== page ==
Five Books Guaranteed To Expand Your Consciousness

Some books have the power to change the way we think about the world.

  1. The Meaning of Human Existence by E.O. Wilson

One would imagine a book titled The Meaning of Human Existence to be a multi-volume monster, yet the brilliant evolutionary biologist E.O. Wilson has managed to elegantly distill this ancient question into less than two hundred pages. This Pulitzer Prize-winning book reminds us that our purpose is, and has always been, survival. It’s impossible to read these pages and not be in complete awe of the evolution of our consciousness, and all the while be reminded that just as we have evolved, so have the challenges facing us as a species.

2. The Creative Explosion by John E. Pfeiffer

It may have been written in 1982, but The Creative Explosion is a timeless anthropological thriller detailing the mysterious period of immense human creativity that simultaneously flourished across multiple global locations. It’s as if cave paintings appeared all over the world, out of nowhere, at the same time. How did this happen? Pfeiffer’s fascinating perspective of the transition from nomadic hunter-gatherers to the beginnings of modern-day cities forces the reader to rethink contemporary symbols of status, social hierarchies, and humanity’s ancient, crucial relationship with art. Above all, it instills a sense of gratitude by contrasting our relative, modern complacency with the hardships faced by our ancestors.

3. Homo Deus by Yuval Noah Hararri

There’s a reason why this masterpiece is on the must-read list for big thinkers like Bill Gates: it’s mind-blowing. This is not light reading, but if you’re seeking a trip down the rabbit hole, look no further. Hararri takes us through our wild and random past, makes astonishing connections to the present, and predicts thoroughly researched scenarios of our future. It’s an overwhelming amount of seemingly disconnected data that magically gels for frequent moments of epiphany. At times as terrifying as it is enlightening, Homo Deus consolidates the greatest threats and accomplishments of the human race into a dense, mind-bending narrative that offers both a much-needed reality check and pragmatic solution to the contemporary human condition.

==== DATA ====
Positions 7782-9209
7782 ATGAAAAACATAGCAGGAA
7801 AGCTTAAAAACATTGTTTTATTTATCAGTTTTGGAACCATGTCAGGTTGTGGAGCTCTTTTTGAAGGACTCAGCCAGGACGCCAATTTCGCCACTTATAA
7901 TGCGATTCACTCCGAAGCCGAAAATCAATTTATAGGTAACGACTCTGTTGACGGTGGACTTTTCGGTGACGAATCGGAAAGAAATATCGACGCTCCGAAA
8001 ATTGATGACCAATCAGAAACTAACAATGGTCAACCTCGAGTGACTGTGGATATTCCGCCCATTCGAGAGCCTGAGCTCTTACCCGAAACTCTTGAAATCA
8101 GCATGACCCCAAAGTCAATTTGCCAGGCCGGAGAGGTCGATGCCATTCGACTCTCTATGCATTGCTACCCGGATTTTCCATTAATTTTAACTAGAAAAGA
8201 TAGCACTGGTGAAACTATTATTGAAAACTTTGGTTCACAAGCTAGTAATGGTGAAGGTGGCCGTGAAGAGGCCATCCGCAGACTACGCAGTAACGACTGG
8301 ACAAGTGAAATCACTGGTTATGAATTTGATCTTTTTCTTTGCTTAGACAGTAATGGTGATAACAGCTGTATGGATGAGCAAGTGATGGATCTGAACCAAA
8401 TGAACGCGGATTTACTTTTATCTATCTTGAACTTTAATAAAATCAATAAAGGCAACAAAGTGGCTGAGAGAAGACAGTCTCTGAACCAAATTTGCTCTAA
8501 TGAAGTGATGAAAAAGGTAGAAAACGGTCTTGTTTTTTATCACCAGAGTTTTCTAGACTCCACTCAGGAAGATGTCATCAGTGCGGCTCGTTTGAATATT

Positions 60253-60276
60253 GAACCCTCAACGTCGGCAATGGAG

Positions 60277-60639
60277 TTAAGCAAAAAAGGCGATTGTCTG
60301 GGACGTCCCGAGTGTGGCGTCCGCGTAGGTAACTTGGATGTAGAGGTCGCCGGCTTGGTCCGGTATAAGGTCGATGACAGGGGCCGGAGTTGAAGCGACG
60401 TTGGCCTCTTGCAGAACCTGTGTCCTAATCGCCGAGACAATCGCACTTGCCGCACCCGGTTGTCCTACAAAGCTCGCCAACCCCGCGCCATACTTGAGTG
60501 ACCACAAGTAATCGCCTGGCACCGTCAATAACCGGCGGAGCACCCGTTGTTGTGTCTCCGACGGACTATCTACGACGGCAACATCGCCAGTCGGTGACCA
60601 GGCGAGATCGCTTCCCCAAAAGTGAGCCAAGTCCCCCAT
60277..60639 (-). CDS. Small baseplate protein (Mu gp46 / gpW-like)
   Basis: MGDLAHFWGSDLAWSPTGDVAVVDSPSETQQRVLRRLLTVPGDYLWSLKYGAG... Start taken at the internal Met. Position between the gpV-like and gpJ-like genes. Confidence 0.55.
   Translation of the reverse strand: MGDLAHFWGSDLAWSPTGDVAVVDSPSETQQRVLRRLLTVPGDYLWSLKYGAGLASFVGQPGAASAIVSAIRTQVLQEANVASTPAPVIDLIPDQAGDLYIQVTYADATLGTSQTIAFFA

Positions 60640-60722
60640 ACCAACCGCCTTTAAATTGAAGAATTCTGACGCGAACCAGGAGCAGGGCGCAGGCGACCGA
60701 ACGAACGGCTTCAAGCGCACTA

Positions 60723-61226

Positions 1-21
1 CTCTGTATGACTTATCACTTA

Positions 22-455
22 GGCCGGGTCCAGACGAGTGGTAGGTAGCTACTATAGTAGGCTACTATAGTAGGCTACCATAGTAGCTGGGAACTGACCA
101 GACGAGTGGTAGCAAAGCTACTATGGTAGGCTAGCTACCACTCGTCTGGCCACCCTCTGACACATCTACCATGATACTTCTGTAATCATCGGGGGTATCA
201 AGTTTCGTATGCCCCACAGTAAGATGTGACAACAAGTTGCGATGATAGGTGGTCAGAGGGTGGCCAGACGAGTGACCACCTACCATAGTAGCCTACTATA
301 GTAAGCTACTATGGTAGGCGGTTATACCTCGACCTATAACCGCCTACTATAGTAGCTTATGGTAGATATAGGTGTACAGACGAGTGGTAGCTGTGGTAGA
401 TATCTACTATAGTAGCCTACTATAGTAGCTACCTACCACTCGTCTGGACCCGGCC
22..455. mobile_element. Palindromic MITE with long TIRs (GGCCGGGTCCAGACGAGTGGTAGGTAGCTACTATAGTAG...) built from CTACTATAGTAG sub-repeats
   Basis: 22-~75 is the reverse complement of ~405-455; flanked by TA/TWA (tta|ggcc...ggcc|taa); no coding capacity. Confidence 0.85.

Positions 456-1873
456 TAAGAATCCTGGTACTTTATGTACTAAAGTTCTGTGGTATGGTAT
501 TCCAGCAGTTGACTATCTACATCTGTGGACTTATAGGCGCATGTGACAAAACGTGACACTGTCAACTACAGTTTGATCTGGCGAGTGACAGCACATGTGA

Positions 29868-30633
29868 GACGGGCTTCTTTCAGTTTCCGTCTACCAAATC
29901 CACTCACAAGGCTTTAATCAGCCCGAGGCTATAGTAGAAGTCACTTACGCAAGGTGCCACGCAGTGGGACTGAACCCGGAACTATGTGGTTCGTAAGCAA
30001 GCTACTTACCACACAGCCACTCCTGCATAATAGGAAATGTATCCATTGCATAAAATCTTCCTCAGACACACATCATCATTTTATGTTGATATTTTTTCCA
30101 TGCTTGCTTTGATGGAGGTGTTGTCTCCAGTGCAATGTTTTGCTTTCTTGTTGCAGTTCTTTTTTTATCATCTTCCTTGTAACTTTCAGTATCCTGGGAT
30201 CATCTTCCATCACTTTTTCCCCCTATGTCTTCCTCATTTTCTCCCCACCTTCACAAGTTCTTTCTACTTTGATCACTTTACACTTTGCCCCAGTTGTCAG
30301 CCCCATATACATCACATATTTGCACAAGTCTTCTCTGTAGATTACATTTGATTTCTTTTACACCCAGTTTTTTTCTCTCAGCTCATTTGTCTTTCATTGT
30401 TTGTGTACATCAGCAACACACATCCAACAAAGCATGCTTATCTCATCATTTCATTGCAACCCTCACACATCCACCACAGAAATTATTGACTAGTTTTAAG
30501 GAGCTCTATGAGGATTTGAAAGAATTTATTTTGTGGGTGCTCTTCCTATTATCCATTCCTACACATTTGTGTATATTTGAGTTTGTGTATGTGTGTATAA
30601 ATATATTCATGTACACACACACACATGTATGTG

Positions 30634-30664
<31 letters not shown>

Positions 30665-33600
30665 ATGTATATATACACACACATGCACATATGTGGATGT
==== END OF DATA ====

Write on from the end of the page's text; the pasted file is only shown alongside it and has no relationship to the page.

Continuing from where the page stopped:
4. The Sixth Extinction by Elizabeth Kolbert

With all the political squabbling, falsely dramatized reality TV, and a popular culture built on instant gratification, it’s easy to forget that we actually live on a sphere of space dust flying through a solar system fueled by a giant ball of gas. Elizabeth Kolbert is here to wake us from our closed-minded slumber and provide some much-needed perspective on the fragile nature of our existence. Our planet has had five major extinction events throughout its history (that we know of), and Kolbert makes a persuasive argument that we are in the midst of the most devastating extinction event since the asteroid that ended the age of the dinosaur. How has this not made its way into common knowledge? Maybe it’s the same reason why it’s happening.

5. The Hero with a Thousand Faces by Joseph Campbell

There are few writers or filmmakers unfamiliar with the work of Joseph Campbell, a man who dedicated his life to finding patterns in the stories humans have told each other throughout human history. Without Campbell’s illustrious insight, it’s unlikely we would have Star Wars or any of the epic, myth-inspired films that so prominently define this period of storytelling. Why do the same stories connect with us century after century? The Hero with a Thousand Faces taps into the primal urge to understand ourselves through the hero’s journey. In the process, it awakens the realization that we are connected to all of those who lived and died before us.

Filmmaker. Writer. Artist. Entrepreneur. www.TheCultureMonster.com

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